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By Darla Shine
HarperCollins Publishers, Inc.Copyright © 2005 Darla Shine
All right reserved.
Please Stop Whining!
Let's stop acting like desperate housewives
Snap out of it!
Count your blessings every day
Please, I cannot take another minute of hearing women talk about how desperate they are. What's going on? When did it become fashionable to be an out-of-control mother on the edge? When did it become in style not to have your act together? When did it become popular to be a desperate housewife?
What on earth is going on in this society when one of America's highest-rated shows promotes drug abuse, adultery, statutory rape, murder, bad mothering, and the basic breakdown of family values?
When did we women decide that we wanted our image to turn from happy homemaker to desperate housewife? Is this really the image we want?
Do you think I'm overreacting? I don't think so. I'm sick and tired of hearing women who have it all bitch about how hard they have it and how much more they want. I'm so disgusted with it all that I had to sit down and write this book. I want to help all women out there who think they're desperate to stop, smell the roses, and wake up before it's too late -- before you lose your marriage, before your children are ruined, before you destroy yourself in the process.
Let's Stop Acting Like Desperate Housewives
I want mothers everywhere to dismiss this horrible image of desperation and come together to promote the image of the happy housewife, the mother who has her act together, the woman who has a strong marriage, the mother who wants to be with her children, the woman who is proud to be raising her family.
You can do it. The first step you need to take is to stop whining. Stop complaining. Stop it now!
We really are tired of hearing how hard your life is. We're all struggling to do the best we can. All moms are in the same boat. We all want the best for our children. We all want to keep our marriages alive. We all want to be happy. We all want to raise our families without losing our minds. Hey, I know it's hard. It's a struggle. I work hard every single day to pull it all together, but you know what? I make it work.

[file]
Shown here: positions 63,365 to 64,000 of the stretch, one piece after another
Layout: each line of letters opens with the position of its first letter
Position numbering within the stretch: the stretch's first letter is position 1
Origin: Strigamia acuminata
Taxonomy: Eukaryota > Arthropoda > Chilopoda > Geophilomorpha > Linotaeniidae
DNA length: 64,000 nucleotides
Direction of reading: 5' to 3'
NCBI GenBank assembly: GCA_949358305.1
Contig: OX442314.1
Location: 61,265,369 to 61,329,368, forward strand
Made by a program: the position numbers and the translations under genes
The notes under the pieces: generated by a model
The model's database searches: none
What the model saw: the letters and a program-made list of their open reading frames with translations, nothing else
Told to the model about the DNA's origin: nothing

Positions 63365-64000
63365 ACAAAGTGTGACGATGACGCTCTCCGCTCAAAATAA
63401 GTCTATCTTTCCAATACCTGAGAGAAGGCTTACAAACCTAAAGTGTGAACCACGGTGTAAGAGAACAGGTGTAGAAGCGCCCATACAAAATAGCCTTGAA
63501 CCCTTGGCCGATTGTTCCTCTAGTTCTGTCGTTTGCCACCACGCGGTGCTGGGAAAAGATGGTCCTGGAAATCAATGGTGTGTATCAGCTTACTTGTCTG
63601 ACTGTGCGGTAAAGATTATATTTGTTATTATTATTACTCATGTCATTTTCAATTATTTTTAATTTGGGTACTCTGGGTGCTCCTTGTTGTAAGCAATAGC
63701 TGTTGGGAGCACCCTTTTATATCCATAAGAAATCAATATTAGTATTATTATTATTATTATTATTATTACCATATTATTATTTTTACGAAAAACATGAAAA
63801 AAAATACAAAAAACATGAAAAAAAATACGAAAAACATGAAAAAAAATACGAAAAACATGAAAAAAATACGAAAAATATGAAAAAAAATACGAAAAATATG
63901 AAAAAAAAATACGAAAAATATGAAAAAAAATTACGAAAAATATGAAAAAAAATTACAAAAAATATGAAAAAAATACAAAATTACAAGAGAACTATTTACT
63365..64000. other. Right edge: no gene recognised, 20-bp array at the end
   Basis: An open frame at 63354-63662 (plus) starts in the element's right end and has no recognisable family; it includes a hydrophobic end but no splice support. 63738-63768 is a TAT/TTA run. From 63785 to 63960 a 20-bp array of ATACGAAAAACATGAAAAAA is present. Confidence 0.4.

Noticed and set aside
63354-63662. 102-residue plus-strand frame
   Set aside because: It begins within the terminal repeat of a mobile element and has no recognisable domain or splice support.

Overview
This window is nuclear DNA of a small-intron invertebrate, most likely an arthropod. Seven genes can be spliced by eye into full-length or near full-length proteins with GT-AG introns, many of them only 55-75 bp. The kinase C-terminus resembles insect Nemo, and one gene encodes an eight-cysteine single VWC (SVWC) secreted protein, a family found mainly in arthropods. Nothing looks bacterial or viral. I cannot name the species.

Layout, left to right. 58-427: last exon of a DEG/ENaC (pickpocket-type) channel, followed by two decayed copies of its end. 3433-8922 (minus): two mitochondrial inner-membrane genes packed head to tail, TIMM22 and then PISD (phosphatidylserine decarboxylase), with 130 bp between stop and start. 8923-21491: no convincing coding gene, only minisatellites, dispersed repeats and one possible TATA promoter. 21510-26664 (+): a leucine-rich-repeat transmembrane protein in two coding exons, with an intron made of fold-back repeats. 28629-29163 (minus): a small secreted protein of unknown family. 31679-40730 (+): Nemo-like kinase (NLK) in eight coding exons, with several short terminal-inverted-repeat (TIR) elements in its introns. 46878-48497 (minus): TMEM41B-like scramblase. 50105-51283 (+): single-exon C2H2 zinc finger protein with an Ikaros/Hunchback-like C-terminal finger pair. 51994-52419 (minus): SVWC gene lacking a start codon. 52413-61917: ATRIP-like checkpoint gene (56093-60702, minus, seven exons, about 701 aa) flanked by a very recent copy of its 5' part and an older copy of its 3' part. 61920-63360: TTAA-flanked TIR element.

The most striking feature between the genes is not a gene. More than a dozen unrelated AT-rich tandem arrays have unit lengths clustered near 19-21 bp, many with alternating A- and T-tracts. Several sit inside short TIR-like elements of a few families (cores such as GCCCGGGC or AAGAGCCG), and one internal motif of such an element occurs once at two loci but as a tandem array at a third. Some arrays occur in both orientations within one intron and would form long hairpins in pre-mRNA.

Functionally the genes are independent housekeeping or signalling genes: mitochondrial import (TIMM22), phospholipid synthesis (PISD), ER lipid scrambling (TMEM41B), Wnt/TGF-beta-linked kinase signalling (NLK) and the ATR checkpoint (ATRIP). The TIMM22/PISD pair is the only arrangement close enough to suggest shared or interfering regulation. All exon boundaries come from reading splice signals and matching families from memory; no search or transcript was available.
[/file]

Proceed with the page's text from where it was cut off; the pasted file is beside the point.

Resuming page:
I do think some of us work harder than others. I see a lot of moms who are at home but not really there. These are the moms who are out all day shopping, playing tennis (well, I do this, too, but there's a limit), and going to the salon, and yet they never seem to have time to play with their kids, cook a meal, or clean their own house. I have noticed that the women who have the big houses, the housekeepers, and money to burn are the ones who seem to complain the most.
I know. I used to be one of them. I had a housekeeper, I was going to the salon at least twice a week, I was going out every weekend with my husband, and mostly I was turning into a lazy, self-absorbed blob. I didn't know it then, but looking back now I can see how much time I spent complaining about my life, whining about being a mom, and trying to keep myself superbusy so I wouldn't have to face the dreary monotony of everyday mommy/housewife life. I left my career to be with my children because I thought I had no other choice, and I was full of resentment. I refused to let myself feel like a housewife. I rejected the idea of motherhood. I told myself it was all temporary, like a criminal sentence -- and I was doing my time.
I began to get disconnected from my home and my kids. I hired sitters -- any teenager Happy Housewives I could get my hands on -- to come over to my house just so I could get out for a pedicure. I was so desperate one time that I brought home some twenty-two-year-old girl I met at the beauty shop to play with my daughter so I could take a nap. I got so lazy that if I spilled some jelly on the counter I wouldn't even wipe it up -- I would leave it for the maid. I was out of control.
The saddest part was that even though I had all this help, and my husband could afford to give me new clothes and other pointless crap, I still wasn't happy. I still felt on the edge. I still couldn't appreciate any of the blessings in my life. All because deep inside I still felt as if I were too good to be just an at-home mom and housewife.
Then one day I said this to my mother. I called her while she was on vacation in Florida and asked her when she was coming back home, because I was exhausted and felt on the edge. I remember telling her that I wanted to drive my truck into a tree. I was being sarcastic, of course, but while I was whining and complaining, she began to flip out. My mother told me off good. She said that I had a lot of nerve. What the hell did I have to complain about? I had a beautiful house, two healthy kids, and a husband who loved me, and I should shut up and count my blessings. My mother proceeded to remind me about my cousin who was struggling every day to pay her bills, the woman in my play group who just died of lung cancer, my friend who had six miscarriages, my neighbor who had to deliver a stillborn baby. She told me that even though she and my father had me when they were only eighteen and lived in a tiny apartment with no money, no car, and no family support, she was happier than I was, and she never complained. She also reminded . . .
Excerpted from Happy Housewives by Darla Shine Copyright © 2005 by Darla Shine. Excerpted by permission.
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